entropy^{3}.

Here you have an excellent clip in which Brian Cox explains the concept of entropy.

GOOD
MATHEMATICAL MODELS? THE PROBLEM OF COHERENCE (Hilbert's 6^{th}
problem)

Which
is the kind of questions I am trying to solve? Now that I have
explained you all this. Let me explain you which are the kind of
questions I am trying to give an answer to.

Remember
that physicists recognise patterns in nature and find mathematical
models to describe them and make predictions. Afterwards,
mathematicians have to analyse these models to check their
coherence, validity and information that can be obtained from them.

Let's
go back to the gas dynamics and the different mathematical models
that we have for it. We have different mathematical models at
different levels of description, namely, Newton's, Boltzmann's and
hydrodynamical equations. Each model, though, was derived
independently from each other using physical intuition. However, if
the models are correct, we expect some coherence between them
since the physical phenomena that they model is the same; the
dynamics of a gas.

This
coherence between the models means that we expect to be able to
derive, mathematically, the models at a larger scale from the ones
at a lower scale; the behaviour of atoms determines what we observe
by the naked eye. This is called Hilbert's 6^{th}
problem, proposed by Hilbert, one of the greatest mathematicians
of the XX century in the International Congress of Mathematics in
1900.

Partial
answers to Hilbert's 6^{th} problem have been given and I
am currently working in this direction; I am trying to derive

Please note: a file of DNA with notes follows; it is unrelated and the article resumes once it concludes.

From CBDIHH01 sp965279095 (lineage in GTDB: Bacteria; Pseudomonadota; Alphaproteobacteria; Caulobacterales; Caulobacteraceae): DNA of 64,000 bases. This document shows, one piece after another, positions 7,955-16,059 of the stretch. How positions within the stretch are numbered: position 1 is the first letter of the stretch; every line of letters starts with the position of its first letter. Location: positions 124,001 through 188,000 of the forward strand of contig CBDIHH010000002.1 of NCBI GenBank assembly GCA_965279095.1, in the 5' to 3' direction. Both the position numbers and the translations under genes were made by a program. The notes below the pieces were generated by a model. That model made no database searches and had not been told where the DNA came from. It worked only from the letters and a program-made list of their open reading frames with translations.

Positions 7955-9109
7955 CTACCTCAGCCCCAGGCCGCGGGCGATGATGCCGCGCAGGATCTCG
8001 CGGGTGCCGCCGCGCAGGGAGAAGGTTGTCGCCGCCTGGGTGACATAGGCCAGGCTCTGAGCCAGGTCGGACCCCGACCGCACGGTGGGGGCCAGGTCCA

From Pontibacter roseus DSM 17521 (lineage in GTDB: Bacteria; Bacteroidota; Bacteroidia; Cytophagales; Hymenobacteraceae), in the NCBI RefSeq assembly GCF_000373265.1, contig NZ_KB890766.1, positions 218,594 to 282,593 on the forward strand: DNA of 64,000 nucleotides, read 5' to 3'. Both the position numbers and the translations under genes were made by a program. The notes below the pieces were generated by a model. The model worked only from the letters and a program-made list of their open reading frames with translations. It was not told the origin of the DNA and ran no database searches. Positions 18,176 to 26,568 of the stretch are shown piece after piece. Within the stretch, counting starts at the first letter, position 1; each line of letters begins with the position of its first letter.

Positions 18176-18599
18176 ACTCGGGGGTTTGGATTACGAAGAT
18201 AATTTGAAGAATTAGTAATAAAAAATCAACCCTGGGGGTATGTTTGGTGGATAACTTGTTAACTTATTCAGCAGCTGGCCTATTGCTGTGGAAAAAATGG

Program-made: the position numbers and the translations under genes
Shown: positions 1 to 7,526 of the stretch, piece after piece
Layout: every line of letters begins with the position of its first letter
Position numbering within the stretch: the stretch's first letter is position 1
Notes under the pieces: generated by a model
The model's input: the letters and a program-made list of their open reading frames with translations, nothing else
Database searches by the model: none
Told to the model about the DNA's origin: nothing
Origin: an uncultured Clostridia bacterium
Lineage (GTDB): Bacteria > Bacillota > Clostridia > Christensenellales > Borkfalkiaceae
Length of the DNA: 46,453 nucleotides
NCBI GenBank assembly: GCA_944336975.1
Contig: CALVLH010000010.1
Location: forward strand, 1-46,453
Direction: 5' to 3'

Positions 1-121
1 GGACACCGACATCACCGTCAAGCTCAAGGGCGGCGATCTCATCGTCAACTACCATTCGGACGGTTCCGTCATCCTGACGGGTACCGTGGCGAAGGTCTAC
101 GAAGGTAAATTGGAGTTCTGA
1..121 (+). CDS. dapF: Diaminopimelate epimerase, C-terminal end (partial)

hydrodynamical models from the models in Statistical Mechanics. For
example, it has been proven that a simplified version of the
Boltzmann equation derives at macroscopic level into a Heat
Equation^{4},
which is the equation that models how the temperature in a room
evolves over time.

The tools to prove this link
are differential equations and Probability.

Allow
me to give you a small flavour of how this link between the models
was proven. As we saw before, in Probability, we use random
processes, like the Brownian motion and Stochastic differential
equations, which are the analog of differential equations for
random processes instead of deterministic processes.

Brownian motion is a
generalization of the random walk that we saw before. In the plane
(two dimensions), it will look as follows. Imagine that, instead
of walking only to right or left, we also move forwards of
backwards, one step at a time, and we decide which direction to
take randomly, having each direction the same probability to
happen. The video here shows one possible trajectory that such random
walk could produce. This is approximately, a Brownian motion.
It has been seen that the
trajectory of a particle which follows the Heat equation
corresponds to a Brownian motion.

The derivation of the Heat
equation from the simplified Boltzmann equation is done using
Brownian motion. Observe the following video in which appears a
gas with a singled out particle. The trajectory followed by the
singled out particle seen at a larger scale and speeding up in
time produces a Brownian motion, which corresponds,
as we just said, to the trajectory of a particle under
the Heat equation.

This
kind of problems are fundamental, among other reasons, because the
models need to be validated, i.e., we need to check their
correctness; that they provide a good description of the physical
phenomena. For example, there was a huge controversy when Boltzmann
presented his equation. An important part of the scientific